Within a clinical practice journal of medicine, it is mentioned that saliva is even used as a way to prevent fog on flexible fibre-optic endoscopes.

Spit into the inside of the lens and coat around the mask with a clean finger and rinse off.

This is an easy method if you are already in the water and are having fogging issues.


I have only seen this done a few times, but it worked never-the-less.

Cut a potato and rub the inside of your mask with the inside of the potato using the juice to coat the lens.

Rinse once in fresh water and give it a shot.

The disadvantage of this is that the film from the juice is easily washed away in salt water and you will end up spitting into your mask anyways; however it does work and is worth a shot if you do not have any toothpaste.

Why do Snorkel Masks Produce fog?

Besides the scientific understanding that moisture accumulates when there is a difference of temperature between two sides of a surface like glass.

There are three basic reasons for this happening:

  • It’s a new snorkel mask
  • The mask is dirty
  • There is moisture getting inside while using it (likely the snorkel mask fits your face shape improperly)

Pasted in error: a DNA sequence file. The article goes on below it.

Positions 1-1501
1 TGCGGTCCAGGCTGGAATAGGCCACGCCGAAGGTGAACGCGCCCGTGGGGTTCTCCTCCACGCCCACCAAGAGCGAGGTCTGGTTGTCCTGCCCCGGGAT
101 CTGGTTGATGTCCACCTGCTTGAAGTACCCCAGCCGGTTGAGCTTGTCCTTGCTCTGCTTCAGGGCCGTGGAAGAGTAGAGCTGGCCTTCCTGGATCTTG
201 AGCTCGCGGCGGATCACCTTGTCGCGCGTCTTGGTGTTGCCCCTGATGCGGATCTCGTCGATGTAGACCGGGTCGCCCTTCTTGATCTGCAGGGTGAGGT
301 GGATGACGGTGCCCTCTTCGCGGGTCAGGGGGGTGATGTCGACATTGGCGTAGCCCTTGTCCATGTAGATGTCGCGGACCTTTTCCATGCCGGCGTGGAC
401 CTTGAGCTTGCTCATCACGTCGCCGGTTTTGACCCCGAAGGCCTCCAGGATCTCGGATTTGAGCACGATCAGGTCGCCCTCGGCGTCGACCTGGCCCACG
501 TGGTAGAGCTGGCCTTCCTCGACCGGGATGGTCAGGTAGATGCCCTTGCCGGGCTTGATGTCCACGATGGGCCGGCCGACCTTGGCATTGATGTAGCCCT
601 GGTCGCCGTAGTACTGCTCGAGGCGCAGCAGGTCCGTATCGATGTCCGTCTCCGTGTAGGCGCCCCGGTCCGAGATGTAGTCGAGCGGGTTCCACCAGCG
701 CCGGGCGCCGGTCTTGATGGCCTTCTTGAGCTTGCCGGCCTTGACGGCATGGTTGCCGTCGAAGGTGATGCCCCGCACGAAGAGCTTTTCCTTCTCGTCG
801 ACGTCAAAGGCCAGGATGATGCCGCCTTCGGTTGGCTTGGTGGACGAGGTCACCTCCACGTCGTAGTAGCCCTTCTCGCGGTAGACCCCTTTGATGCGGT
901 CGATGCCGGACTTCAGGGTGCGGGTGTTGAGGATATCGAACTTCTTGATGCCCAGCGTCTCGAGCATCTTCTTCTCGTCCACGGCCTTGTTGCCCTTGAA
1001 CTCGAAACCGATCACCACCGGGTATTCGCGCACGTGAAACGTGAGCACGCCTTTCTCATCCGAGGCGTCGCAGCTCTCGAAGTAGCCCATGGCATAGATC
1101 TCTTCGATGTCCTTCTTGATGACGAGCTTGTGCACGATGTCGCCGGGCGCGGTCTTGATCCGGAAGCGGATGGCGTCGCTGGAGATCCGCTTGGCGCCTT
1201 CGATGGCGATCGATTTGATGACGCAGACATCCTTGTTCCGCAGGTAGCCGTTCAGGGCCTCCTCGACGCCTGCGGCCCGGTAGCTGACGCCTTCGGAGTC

It is a New Snorkel Mask

Unlike other new products, snorkel masks are not ready for use right after purchase.

There is a oil residue left over from the factory that promotes fog build up while in the water.

This needs to be removed before any reasonable use can occur.

The Snorkel Mask is Dirty

Oils left over from previous use can attract moisture quickly.

Therefore, cleaning every time before and after use will ensure this is not something you run into.

Moisture Getting Inside While In Use or Before

Moisture is what the fog inside your mask is.

Moisture can easily get inside your snorkel mask if you have facial hair.

Ensuring that the mask and your face is dry before using will prevent most of this.

Another reasoning is that your mask does not fit, is fitted improperly, or there is a leak/hole in the silicone skirt (which requires a new mask altogether).

This list will help ensure that you will not run into fog in your snorkeling or diving mask.

With several different uses people search for how to prevent fog in your snorkeling mask we will break down first time use (brand new masks), everyday use, and what can be done if your mask fogs up in the middle of your snorkel or dive session.

There are other techniques that can be used if it is a persisting issue even after following these steps.


There are many ways to go about preventing fog accumulating in your mask.

The quickest and most effective is the toothpaste method; one that I use every time I head out into the water.

Being sure to prepare your gear after every trip into the water and after will ensure that you will not run into anymore issues with fog on your lens.

[Sources and References]

L. Fraser, S. Gunasekaran, H. Cruickshank – Patient saliva: a useful anti-fog agent for the fibre-optic nasolaryngoscope

[Image Attribution and Licensing]

#1 Image by Couleur